Things that matter (and things that don’t)

Jeff Bernier |

By Jeff Bernier

Any loss of life can be a difficult time for a family. When a well-known celebrity passes, it gets a lot of attention and reminds us how precious life is—especially when it is someone who was universally popular for how they lived ‘out of the arena.’

The events of last Sunday have many people feeling the blow. Whether you are a basketball fan or not, the tragic helicopter crash that killed Kobe Bryant, his daughter Gianna, two of her 13-year old teammates, the parents of one the girls, Bryant’s assistant coach, and the pilot, was sad news. Famous like Kobe or known only to their family and friends, each of their lives was lost too soon. And, like all lives, they mattered.

Whenever a tragedy occurs, it tends to make us pause, count our blessings, and promise ourselves that we’ll focus on the things that really matter. And while finances may seem out of place when the topic of the day is ‘things that matter,’ as a financial advisor, I know well just how fitting it really is. The people we love and the community we live in will always be at the top of the list of ‘things that matter,’ and providing for and supporting the people that are closest to our hearts is a priority for most of us. Ensuring that we can do that, both while we’re living and after we’re gone, requires that we make wise financial decisions. It obliges us to use our resources well to support and protect the people in our lives that matter most.

Doing that to the best of our abilities also demands that we do two things: focus on the things that matter, and focus on things that we can control. That also means choosing not to waste time on things that don’t matter and things you cannot control.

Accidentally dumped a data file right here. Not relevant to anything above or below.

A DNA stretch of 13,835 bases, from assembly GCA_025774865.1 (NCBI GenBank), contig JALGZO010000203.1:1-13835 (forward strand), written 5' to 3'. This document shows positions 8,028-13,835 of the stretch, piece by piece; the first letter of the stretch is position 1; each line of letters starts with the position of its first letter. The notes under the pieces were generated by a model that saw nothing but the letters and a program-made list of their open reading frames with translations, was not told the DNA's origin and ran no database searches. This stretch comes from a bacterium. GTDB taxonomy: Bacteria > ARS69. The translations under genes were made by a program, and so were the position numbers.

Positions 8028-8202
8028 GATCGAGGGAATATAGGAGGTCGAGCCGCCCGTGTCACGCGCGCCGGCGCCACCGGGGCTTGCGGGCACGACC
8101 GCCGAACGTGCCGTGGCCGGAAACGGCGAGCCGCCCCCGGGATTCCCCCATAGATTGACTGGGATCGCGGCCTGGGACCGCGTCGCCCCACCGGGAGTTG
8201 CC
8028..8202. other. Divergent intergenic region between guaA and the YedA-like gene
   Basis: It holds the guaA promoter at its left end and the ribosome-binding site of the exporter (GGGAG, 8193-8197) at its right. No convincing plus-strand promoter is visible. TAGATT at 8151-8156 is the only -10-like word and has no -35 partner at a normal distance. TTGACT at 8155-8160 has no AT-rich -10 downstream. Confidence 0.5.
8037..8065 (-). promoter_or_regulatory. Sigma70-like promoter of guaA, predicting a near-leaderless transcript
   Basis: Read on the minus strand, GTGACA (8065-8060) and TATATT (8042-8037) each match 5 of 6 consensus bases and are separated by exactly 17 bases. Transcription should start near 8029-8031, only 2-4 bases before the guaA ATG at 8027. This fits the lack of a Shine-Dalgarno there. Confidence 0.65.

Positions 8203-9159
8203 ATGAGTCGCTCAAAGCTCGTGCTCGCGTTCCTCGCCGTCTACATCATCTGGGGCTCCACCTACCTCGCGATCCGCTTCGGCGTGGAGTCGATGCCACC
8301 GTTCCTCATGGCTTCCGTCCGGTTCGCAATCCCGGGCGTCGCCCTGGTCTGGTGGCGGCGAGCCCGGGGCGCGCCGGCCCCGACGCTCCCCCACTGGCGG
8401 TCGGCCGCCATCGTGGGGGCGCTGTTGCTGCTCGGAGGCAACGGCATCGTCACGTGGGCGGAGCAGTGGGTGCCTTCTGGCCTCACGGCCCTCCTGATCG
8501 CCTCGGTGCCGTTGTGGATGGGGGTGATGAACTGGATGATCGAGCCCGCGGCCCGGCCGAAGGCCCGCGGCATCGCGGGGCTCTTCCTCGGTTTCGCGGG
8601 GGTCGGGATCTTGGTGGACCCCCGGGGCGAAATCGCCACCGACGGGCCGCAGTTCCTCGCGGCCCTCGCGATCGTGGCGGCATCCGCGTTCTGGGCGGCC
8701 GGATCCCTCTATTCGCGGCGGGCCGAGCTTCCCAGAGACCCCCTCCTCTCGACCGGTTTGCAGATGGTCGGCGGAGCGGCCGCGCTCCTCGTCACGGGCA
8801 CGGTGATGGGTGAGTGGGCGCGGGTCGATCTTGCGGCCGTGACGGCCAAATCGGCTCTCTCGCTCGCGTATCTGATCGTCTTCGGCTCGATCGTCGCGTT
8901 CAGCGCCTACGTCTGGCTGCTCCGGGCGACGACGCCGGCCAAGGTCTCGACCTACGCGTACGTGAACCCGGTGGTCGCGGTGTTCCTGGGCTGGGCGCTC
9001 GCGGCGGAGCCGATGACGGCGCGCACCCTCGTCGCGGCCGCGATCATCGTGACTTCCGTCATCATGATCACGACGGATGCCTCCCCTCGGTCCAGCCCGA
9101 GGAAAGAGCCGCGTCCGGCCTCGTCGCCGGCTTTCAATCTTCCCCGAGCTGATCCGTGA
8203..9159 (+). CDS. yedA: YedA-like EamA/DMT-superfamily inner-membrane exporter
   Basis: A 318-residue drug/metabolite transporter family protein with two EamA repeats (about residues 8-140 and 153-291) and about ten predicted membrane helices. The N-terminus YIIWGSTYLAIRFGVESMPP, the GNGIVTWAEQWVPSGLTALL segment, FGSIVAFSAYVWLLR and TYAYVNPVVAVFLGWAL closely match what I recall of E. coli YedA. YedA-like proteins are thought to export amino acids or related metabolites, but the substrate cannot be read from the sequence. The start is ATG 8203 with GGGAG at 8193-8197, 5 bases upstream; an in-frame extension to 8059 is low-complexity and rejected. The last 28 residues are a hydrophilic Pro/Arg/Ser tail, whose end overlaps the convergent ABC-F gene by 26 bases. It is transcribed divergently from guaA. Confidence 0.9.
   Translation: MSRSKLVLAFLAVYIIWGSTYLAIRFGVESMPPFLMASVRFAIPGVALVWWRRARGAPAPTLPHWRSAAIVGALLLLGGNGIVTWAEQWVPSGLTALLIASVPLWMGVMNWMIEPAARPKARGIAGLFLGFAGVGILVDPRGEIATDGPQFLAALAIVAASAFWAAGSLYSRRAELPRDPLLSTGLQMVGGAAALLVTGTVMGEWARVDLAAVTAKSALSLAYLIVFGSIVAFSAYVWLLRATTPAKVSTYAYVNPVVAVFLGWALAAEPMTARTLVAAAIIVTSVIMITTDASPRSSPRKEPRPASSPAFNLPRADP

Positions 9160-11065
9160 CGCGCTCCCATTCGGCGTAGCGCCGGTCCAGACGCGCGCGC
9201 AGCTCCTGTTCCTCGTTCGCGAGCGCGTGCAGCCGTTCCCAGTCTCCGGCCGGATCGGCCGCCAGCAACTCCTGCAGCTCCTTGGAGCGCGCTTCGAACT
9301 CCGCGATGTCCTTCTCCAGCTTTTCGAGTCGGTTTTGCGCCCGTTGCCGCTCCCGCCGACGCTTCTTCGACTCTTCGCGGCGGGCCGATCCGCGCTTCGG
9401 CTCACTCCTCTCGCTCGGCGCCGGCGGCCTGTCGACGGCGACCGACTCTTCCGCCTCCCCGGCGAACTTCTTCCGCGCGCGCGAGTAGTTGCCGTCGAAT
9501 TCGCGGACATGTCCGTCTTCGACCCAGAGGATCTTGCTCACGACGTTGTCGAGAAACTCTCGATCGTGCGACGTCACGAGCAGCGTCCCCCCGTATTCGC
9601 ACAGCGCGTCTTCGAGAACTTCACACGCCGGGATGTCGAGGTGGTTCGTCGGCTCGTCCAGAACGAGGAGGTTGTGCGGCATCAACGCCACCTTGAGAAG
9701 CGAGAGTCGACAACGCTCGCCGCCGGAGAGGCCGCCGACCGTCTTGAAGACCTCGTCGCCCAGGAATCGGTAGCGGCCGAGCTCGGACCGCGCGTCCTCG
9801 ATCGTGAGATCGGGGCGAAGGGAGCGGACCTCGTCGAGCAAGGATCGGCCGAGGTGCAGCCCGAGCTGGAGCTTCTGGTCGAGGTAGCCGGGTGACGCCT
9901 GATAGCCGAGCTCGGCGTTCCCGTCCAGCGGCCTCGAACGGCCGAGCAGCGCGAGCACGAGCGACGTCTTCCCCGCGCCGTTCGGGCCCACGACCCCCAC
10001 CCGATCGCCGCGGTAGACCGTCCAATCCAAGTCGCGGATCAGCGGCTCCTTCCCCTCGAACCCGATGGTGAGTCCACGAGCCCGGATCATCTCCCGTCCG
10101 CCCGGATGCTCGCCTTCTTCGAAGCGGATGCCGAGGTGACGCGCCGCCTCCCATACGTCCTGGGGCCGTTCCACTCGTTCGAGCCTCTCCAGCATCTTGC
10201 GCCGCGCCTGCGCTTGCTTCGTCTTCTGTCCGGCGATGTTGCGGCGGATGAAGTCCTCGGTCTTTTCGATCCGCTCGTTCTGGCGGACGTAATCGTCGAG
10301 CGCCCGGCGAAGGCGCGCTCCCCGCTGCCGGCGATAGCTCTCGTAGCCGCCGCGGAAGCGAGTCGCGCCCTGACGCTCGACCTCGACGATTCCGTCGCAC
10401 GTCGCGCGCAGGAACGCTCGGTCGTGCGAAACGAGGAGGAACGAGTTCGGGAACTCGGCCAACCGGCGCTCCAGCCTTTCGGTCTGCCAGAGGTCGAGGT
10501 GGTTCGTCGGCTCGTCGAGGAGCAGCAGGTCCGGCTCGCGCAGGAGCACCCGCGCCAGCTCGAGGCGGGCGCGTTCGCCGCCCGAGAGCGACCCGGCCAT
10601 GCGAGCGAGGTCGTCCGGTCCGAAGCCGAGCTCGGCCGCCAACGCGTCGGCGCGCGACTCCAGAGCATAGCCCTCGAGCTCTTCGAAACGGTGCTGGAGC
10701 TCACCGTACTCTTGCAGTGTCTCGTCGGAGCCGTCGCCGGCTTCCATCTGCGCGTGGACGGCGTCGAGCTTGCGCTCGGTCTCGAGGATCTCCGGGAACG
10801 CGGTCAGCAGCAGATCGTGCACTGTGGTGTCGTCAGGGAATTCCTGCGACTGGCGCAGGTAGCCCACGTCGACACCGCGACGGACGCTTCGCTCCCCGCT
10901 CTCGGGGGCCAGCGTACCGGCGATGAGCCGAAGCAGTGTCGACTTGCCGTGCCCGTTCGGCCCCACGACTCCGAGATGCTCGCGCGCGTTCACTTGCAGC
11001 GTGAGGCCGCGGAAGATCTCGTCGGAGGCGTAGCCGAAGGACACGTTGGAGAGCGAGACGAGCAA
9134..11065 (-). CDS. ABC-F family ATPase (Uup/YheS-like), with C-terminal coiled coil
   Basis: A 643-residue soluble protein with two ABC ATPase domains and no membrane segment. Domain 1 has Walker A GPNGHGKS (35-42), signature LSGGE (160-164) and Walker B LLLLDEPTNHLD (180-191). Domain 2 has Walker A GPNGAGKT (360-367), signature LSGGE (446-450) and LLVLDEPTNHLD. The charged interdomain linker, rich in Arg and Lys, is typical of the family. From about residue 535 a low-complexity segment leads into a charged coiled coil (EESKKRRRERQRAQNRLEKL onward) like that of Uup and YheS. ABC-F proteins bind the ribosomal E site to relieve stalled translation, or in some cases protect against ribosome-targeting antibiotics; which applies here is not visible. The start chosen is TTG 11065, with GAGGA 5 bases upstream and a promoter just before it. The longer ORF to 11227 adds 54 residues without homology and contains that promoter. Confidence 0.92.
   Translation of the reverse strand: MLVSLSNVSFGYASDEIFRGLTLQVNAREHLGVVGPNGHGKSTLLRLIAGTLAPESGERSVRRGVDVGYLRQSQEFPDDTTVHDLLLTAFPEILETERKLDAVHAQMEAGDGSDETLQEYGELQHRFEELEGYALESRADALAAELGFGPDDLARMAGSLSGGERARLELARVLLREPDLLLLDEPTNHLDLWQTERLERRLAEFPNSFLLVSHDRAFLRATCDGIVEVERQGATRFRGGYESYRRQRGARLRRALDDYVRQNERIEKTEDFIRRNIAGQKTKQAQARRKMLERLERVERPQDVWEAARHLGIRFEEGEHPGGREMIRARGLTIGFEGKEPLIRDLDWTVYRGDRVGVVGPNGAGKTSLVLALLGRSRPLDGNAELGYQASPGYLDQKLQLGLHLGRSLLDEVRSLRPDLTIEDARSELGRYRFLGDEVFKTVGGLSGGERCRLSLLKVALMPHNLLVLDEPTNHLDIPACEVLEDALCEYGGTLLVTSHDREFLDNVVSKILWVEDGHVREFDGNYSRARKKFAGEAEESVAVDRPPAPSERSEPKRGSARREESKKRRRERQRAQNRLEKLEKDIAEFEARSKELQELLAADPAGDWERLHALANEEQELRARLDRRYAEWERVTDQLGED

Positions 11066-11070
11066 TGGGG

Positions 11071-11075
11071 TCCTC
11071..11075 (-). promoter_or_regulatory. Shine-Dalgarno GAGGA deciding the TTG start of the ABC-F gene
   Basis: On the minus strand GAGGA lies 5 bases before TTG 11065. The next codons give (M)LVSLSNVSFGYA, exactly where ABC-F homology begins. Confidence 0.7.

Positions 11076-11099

A few things that matter that you can control:

  • Your faith
  • The people and causes you want to support
  • Your short-term and long-term goals
  • How you want to infuse meaning into every stage of your life
  • How much you save and spend
  • How you allocate your resources (insurance, investments, debt reduction, etc.)
  • How you react to uncertainty (often with the perspective of a caring advisor)

A few things you cannot control:

  • Global news and events
  • Politics
  • Federal Reserve policy (interest rates)
  • Tax policy
  • The economy
  • Market volatility

When headlines push stock prices in one direction or another, it’s a classic symptom of investors reacting to things that don’t matter. This past Monday, the market slipped in response to a sell-off by investors. The reason given by most analysts was that investors are feeling anxiety about a potential slowing in global growth resulting from China’s coronavirus. In reality, the equity markets are likely reacting not to the disease itself, but to the unknown. And there is always something that is unknown. It could be a health scare… like SARS in 2003, the Bird Flu in 2005-2006, the Swine Flu in 2009, the Ebola virus in 2013-2016—or the coronavirus in 2020. It could be a political event… like Nixon’s resignation in 1974, the Gulf War buildup in 1990, the House’s rejection of a bank bailout in 2008, Brexit in 2016—or a presidential impeachment in 2020. It could be anything investors aren’t expecting and that creates fear of the unknown.